FDA now scrutinizing other NECC products for contamination
The New England Compounding Center (NECC), which produced the steroid injections contaminated with fungal meningitis, is now under scrutiny for other products that might be contaminated. The FDA is now dealing with the possibility that some of the more than100,000 shipments of other drugs from NECC may have caused other types of infections. It appears that the infections are due to improper sterilization practices at NECC.
The New England Compounding Center (NECC), which produced the steroid injections contaminated with fungal meningitis, is now under scrutiny for other products that might be contaminated. As new meningitis cases continue to surface, the Food and Drug Administration (FDA) is now dealing with the possibility that some of the more than100,000 shipments of other drugs from NECC may have caused other types of infections. They are also continuing an intense effort to warn physicians and patients. It appears that the infections are due to improper sterilization practices at NECC.
The Centers for Disease Control and Prevention (CDC) announced that four more deaths have been confirmed in the last 24 hours, bringing the total to 19. Two of those deaths occurred in Tennessee, the state hardest hit with eight deaths since the infections were discovered in late September. The CDC also noted that the number of new fungal meningitis cases linked to NECC steroid injections rose by 14 to 245. Two additional infections have not been confirmed as meningitis. Tennessee also has the highest number of cases in the US: 61 cases. Behind Tennessee is Michigan, with 48 cases, including three deaths.
The infections are due to vials of the steroid methylprednisolone acetate, which were contaminated with a fungus. The drug was injected into the spine and joints for pain relief. More than 17,000 vials were shipped to 23 states. The latest statistics serve as a reminder that one of the worst US health scares in recent years has not been contained; this has occurred despite emergency steps to recall the medications and stop the use of NECC products.
The FDA has extended its focus to other drugs made by NECC. The agency has provided state health departments with a list of more than 131,000 shipping invoices for NECC products that were sent all over the United States. The products of most concern are drugs used during open-heart surgery and eye operations, as well as another steroid, triamcinolone, which is also used in spinal injections. Beyond those products of most concern, other products are also suspect; the list of drugs made by the company runs to 71 pages.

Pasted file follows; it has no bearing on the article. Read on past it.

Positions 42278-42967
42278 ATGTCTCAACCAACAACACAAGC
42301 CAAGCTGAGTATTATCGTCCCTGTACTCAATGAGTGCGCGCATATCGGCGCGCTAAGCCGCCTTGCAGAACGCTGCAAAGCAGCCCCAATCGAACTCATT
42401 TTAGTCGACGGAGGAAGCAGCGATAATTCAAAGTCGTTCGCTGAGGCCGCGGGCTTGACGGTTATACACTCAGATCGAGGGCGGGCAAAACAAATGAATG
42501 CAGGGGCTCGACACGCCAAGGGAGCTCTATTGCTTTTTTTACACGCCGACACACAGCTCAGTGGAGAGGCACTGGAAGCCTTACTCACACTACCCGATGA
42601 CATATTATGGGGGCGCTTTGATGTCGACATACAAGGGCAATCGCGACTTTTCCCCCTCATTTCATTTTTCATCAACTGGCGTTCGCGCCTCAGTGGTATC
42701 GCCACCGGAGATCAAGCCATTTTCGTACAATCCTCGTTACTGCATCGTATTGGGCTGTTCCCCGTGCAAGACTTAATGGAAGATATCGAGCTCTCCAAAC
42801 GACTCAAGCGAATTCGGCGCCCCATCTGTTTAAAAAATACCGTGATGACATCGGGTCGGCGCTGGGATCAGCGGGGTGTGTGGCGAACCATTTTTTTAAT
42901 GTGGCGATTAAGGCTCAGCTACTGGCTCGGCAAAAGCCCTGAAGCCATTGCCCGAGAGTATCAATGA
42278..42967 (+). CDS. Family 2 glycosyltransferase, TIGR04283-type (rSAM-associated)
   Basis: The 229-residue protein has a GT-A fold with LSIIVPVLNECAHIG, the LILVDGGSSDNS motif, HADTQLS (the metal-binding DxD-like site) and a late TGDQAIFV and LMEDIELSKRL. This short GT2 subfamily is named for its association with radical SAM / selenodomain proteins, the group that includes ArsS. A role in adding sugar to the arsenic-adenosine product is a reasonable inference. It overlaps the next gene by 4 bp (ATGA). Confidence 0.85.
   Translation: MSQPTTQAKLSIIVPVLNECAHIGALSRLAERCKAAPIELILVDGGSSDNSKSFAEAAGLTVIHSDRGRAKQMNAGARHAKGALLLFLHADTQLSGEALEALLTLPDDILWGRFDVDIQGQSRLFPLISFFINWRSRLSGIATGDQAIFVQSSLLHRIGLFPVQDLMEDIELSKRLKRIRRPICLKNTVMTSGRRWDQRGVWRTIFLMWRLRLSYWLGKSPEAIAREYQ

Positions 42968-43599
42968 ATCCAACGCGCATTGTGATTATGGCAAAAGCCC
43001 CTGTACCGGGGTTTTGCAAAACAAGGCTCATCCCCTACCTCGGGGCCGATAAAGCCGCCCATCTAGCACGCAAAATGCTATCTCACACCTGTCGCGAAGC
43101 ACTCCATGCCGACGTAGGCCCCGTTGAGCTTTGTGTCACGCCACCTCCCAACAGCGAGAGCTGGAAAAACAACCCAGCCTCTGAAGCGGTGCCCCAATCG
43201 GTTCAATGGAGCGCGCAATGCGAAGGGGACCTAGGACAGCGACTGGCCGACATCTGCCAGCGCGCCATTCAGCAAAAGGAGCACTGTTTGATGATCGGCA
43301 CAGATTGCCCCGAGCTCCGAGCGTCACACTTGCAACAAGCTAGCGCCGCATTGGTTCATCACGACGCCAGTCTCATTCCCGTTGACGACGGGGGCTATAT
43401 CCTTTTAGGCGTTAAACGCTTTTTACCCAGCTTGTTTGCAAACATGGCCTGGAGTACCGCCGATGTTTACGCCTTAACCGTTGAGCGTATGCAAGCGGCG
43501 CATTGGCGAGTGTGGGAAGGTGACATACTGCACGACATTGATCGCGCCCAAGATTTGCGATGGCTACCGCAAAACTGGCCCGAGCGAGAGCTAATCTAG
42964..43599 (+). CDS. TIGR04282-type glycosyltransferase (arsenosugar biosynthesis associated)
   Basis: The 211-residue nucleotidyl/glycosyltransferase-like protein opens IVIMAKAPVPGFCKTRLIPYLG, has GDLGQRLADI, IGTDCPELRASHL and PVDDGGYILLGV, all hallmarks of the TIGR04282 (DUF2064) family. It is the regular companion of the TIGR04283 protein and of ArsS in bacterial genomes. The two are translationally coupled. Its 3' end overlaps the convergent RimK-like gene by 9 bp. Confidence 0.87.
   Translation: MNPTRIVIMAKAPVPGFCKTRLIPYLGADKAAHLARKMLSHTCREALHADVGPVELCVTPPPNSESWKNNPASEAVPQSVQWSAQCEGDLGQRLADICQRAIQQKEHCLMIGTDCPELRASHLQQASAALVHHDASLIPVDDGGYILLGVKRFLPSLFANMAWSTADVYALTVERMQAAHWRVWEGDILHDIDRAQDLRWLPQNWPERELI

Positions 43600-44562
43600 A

According to a statement on the Tennessee Health Department Web site, the agency reviewed an invoice list and determined that 74 healthcare facilities in the state had received suspect products. On October 17, Tennessee health officials began contacting the clinics, which in turn are advised to warn their patients. The officials express significant concern regarding the possible contamination of all NECC products that were supposed to have been sterile. The products include all injectable medicines and other products used during surgery. In addition, some health departments are launching an investigation to determine whether certain types of fungal infections in the past year were connected to NECC products from the company. The investigation includes review of death records.
Representative John D. Dingell (D-Mich), has written the F.D.A. asking for an estimate of how many people are at risk of infection or meningitis from products made by the company. He is calling for a Congressional investigation of the outbreak. On October 17, the representative said that he was particularly concerned about reports of at least four previous complaints to the Massachusetts Board of Registration in Pharmacy regarding the sterility of the company’s products. He noted, “Does Food and Drug talk to the Massachusetts regulatory agency and vice versa? There’s evidence that they don’t.” He added that he was particularly interested in learning whether the contamination could be traced to unhygienic practices at the company or to the products it used to make the drugs. He said, “Was it a matter of slovenly manufacturing practices inside this particular compounder, or were they buying unsafe components that they were putting into this?”
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